Scalp psoriasis has a large negative impact on psychosocial aspects and overall quality of life of patients with moderate-to-severe psoriasis.6,18 Scalp involvement is present in up to 80% of the psoriasis patients3 and is considered among the difficult to treat areas in psoriasis patients. Clinical trials for the treatment of plaque psoriasis with biologic agents including adalimumab, etanercept, infliximab, ustekinumab, ixekizumab, guselkumab and risankizumab have also shown significant reduction of the mean PSSI with a significant number of patients achieving scalp clearance.1923 Furthermore, a pooled analysis of 4 phase III RCT (ERASURE, FIXTURE, FEATURE and JUNCTURE) assessed the efficacy of secukinumab for head and neck psoriasis in patients with moderate-to-severe psoriasis.7 This sub-analysis did not assess scalp psoriasis separated from other areas of the head and neck. At 52 weeks, head and neck PASI 90 and 100 responses were achieved by 76.0% and 68.7% of the patients receiving secukinumab 300 mg, respectively. At Week 52, whole body PASI 90 and100 responses were achieved by 68.1% and 40.8% of the patients receiving secukinumab 300 mg, respectively. Most of these studies were sub-analyses of larger RCTs designed for patients with plaque-type psoriasis anywhere in the skin.3,24 Furthermore, in many of those RCT patients were allowed to use topical treatments. In contrast, the inclusion criteria for the RCT described above was designed to include patients solely based on the severity of scalp psoriasis regardless of body plaque psoriasis and the use of any topical treatment during the study was not allowed.23,25,26 Patients in this trial had severe scalp psoriasis with a mean scalp surface area affected of 60% and a mean PSSI of 33.2. Additionally, 89% of the patients in this study had a baseline PASI score of 9.24, lower than the requirement systemic clinical trials have. Therefore, result comparisons between other scalp psoriasis studies and the one we have reviewed should be performed cautiously. The clinical trial described in this review showed that treatment with secukinumab 300 mg, achieved significantly greater PSSI 90, PSSI 100 and IGA mod 2011 scalp 0 or 1 scores than placebo at week 12. These responses were sustained up to week 24. Significant clinical responses to secukinumab were observed as early as 3 weeks after starting treatment. Secukinumab is efficacious and well tolerated in moderate-to-severe scalp psoriasis even when used alone without concomitant treatment for scalp psoriasis. Additionally, there were no new safety signals during the 24 weeks of treatment with secukinumab. The safety profile of secukinumab in this study was similar to that seen in previous phase 3 trials.1113 Patients treated with secukinumab also reported significant improvement of psoriasis scalp pain, itching, scaling and scalp-related quality of life as early as 1 week for scaling and week 2 for pain, and itching. Improvements in scalp-related quality of life, pain, itching and scaling were maintained through week 12.16 Despite many moderate-to-severe psoriasis patients being treated with biologic agents, there is limited evidence regarding the effectiveness of biologic agents for specifically treating scalp psoriasis and its associated symptoms. The clinical trial discussed in this review focused not only on physical findings but also on subjective symptoms, providing evidence for the treatment of several under recognized and undertreated subjective manifestations such as itch and pain, which can have a deep impact in our patients’ quality of life.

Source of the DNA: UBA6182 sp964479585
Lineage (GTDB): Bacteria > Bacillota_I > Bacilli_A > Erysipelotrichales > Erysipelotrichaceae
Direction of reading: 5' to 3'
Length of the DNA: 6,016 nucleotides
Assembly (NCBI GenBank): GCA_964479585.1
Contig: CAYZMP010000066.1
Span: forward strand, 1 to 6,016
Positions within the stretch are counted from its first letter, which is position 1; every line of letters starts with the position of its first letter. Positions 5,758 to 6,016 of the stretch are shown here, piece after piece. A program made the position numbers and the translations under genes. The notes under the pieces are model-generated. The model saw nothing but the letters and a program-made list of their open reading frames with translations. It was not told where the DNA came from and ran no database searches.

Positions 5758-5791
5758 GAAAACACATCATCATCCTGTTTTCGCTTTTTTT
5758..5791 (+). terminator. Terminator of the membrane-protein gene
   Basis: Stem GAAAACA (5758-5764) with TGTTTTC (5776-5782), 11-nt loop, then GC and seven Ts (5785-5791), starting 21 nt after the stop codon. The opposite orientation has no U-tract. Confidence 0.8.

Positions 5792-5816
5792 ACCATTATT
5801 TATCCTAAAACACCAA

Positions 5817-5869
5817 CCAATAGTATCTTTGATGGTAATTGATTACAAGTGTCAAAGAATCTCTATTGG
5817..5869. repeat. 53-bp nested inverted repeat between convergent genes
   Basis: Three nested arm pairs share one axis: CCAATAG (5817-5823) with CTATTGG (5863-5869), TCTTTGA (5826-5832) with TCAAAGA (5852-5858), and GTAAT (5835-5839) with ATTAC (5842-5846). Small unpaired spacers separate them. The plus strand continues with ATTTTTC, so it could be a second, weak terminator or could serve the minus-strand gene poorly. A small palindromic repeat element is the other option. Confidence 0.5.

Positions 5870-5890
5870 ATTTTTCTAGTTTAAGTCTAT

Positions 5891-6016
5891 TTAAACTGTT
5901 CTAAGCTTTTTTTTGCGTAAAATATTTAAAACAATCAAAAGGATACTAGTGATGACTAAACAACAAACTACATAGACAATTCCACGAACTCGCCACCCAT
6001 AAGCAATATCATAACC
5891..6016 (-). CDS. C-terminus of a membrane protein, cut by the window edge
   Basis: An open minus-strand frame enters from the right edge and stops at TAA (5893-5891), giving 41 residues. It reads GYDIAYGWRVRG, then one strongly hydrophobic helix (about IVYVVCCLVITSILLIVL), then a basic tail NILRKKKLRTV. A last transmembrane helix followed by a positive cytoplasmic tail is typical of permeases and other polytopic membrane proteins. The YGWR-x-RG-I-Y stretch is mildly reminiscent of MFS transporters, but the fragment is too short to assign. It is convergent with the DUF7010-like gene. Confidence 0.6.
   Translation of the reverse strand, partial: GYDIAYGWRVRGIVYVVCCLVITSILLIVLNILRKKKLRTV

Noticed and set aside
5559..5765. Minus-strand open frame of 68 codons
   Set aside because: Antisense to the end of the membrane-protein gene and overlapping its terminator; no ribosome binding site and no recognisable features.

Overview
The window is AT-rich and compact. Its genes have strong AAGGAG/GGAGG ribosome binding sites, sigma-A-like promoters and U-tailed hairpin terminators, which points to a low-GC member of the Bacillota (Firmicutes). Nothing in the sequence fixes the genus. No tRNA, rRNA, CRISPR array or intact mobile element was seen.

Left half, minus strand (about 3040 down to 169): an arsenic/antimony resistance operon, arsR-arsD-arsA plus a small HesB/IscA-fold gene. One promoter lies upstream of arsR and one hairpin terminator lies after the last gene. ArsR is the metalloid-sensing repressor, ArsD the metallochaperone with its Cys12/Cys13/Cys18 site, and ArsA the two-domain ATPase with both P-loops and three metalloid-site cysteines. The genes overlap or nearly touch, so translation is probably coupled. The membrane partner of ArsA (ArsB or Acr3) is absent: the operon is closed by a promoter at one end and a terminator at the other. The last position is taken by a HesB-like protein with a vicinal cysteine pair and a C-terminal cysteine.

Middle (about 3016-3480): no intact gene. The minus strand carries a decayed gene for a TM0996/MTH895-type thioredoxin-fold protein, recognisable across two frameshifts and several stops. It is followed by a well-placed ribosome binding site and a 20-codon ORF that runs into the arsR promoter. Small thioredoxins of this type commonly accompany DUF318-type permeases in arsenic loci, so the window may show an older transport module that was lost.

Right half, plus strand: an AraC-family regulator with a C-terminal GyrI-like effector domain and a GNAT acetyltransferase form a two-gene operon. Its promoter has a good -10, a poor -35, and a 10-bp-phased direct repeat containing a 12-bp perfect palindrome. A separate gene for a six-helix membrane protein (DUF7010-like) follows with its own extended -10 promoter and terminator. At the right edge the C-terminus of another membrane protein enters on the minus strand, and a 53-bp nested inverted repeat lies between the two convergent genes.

In conclusion, secukinumab is an efficacious and well-tolerated treatment for patients with moderate-to-severe scalp psoriasis. Further trials and registries will be required to assess the longer-term safety and efficacy of secukinumab in scalp psoriasis.


Dr. Alan Menter has been on the Advisory Board, a consultant, investigator, speaker and receives grants and an honoraria from Abbott Labs, Amgen, Boehringer Ingelheim, Janssen Biotech Inc, LEO Pharma, and Sienna.  Dr. Menter has been on the Advisory Board, an investigator and receives grants and honoraria from Boehringer Ingelheim. Dr. Menter has been an investigator and receives grants from Celgene and Merck. Dr. Menter has also been a consultant, investigator and a speaker and receives honoraria from Eli Lilly, Novartis, and UCB. The authors report no other conflicts of interest in this work.